The other criteria is to see the end. And this is one where you just have to be in a room with somebody and see how much this matters to them. What’s their passion and their enthusiasm level. How well have they researched it? How great will it be, how much have they thought about it? There are a bunch of companies where just one thing or another kind of change their business model and they became big successes. I never know quite when that’s going to happen and how it’s going to work. But that’s what is part of the fun of being a venture investor.
IW: How does Draper University foster new talent?
TD: At Draper Associates we look at deal flow and we get thousands of pitches a year. And whenever anybody says something can’t be done, I always think, well how would you do that? That’s why I put together Draper University to train ordinary people with some passion or another to become entrepreneurs. They start with a problem then they move to find their solution and discover how to productize it. How do you make money with that product? How do you grow? And how do you spread the word without product? How do you make your customers into your salesforce?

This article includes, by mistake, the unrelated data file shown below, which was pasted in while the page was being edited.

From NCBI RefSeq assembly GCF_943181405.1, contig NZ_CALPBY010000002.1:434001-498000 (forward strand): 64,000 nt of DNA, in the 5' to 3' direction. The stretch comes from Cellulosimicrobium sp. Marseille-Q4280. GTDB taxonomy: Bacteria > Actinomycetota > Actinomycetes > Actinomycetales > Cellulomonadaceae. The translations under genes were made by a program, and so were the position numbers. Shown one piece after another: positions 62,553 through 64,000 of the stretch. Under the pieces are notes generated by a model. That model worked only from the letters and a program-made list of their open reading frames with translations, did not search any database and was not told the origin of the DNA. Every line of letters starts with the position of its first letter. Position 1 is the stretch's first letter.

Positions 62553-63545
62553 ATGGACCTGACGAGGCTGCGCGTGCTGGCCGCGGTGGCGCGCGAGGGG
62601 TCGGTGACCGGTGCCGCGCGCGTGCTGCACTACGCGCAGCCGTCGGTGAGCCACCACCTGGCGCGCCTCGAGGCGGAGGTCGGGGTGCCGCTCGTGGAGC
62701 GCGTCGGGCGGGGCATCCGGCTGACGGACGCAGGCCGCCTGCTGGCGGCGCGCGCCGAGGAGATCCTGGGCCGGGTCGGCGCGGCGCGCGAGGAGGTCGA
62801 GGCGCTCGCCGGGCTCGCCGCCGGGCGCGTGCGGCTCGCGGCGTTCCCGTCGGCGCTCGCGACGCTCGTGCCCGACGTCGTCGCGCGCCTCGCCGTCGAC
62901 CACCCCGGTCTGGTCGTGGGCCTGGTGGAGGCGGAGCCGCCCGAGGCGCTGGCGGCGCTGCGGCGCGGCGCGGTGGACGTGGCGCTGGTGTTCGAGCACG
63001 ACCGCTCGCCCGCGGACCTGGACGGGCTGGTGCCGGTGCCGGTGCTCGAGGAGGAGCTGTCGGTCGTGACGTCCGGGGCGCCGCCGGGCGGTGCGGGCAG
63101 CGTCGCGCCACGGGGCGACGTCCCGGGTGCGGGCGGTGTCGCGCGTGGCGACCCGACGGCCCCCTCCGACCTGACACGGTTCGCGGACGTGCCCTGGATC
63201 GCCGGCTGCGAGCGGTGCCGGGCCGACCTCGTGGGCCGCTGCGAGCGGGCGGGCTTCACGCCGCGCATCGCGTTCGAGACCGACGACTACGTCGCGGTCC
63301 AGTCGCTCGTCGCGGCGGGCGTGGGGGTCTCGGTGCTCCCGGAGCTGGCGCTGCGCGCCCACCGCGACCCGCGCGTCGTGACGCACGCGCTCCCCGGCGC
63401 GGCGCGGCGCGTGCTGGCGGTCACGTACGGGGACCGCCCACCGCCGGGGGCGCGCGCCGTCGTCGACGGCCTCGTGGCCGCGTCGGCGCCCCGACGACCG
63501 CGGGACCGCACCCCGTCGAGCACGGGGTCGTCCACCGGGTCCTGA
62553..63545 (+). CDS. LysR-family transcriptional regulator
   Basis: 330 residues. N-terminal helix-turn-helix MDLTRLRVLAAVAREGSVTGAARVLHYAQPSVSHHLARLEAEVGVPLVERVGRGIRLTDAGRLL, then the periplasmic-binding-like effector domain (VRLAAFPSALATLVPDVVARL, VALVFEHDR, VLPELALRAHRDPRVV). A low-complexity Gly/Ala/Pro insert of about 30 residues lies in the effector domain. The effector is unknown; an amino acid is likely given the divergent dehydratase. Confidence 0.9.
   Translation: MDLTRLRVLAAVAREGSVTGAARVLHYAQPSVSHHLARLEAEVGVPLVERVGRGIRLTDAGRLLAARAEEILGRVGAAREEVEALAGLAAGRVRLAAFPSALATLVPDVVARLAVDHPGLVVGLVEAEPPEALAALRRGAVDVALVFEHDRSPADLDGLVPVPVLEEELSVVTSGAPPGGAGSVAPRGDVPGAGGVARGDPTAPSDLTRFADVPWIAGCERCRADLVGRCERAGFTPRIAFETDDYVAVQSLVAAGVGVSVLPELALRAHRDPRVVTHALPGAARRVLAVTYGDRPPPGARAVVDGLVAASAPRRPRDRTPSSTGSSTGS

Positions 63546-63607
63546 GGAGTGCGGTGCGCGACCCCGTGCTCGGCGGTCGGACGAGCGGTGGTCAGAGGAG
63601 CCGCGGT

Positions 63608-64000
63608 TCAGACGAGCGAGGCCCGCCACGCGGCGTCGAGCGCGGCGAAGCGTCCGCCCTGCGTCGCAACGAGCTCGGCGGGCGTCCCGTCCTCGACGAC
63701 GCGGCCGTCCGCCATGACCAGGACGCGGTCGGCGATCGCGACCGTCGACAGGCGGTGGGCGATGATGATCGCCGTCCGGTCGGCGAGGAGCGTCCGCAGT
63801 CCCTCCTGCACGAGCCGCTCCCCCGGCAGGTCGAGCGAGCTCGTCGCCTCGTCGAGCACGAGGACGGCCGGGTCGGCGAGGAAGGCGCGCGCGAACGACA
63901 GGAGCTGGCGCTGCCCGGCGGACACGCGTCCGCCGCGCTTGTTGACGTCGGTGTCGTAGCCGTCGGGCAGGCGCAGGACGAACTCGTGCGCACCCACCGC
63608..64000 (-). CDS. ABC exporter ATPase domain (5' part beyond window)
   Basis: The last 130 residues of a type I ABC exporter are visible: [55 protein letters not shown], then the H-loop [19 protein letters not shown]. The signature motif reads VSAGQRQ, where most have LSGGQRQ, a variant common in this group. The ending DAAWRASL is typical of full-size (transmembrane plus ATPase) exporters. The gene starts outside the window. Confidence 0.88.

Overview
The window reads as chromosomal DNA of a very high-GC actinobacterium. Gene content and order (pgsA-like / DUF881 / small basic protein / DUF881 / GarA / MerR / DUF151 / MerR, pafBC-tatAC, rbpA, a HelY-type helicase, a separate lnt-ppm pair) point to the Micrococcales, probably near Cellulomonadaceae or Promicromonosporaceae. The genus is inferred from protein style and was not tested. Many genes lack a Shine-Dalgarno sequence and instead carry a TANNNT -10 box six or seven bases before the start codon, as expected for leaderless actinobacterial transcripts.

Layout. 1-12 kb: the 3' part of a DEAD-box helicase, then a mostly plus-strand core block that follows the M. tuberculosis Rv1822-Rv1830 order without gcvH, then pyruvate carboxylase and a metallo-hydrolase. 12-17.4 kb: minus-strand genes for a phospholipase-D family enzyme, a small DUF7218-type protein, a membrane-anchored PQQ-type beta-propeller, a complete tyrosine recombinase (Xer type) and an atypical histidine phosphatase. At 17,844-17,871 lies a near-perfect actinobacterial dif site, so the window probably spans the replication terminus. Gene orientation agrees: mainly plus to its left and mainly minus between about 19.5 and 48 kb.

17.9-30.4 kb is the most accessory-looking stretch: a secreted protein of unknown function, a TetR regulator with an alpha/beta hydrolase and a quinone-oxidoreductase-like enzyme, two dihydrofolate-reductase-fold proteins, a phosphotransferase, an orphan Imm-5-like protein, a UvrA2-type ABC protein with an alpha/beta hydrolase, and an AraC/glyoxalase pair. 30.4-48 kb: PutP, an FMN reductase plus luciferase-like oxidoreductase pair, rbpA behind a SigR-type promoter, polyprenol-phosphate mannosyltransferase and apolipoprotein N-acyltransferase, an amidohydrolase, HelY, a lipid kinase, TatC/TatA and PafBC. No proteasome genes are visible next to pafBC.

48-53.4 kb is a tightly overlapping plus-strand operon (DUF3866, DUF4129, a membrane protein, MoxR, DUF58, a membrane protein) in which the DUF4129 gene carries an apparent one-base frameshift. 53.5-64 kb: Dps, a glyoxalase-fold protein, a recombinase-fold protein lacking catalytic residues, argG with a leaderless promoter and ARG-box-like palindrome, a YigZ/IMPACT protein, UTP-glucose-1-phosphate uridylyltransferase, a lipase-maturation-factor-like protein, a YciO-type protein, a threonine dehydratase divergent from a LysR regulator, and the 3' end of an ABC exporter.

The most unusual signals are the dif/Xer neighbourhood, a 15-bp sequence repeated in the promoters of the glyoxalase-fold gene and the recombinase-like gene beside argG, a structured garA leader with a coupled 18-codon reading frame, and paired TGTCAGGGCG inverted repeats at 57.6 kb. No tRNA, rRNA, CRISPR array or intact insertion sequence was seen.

All of those things add up to where we can actually take them from the very beginning and grow with them. Draper University is also unique in the way we train people. We have to get them to unlearn the things they’ve learned in school. In school they learn, you get an A if you don’t make any mistakes but you’re in a cocoon and protected but also trapped. And we do the opposite, we say I will fail and fail again until I succeed. Our first line of the pledge is I will promote freedom at all costs. We teach people to focus on building this business and take some chances to do it.
I also think risk taking is something that is not taught in school. If it is, it’s taught very poorly. Entrepreneurs have to be as creative as they were when they were two years old. Otherwise they need Draper University to train them to be doing something extraordinary again.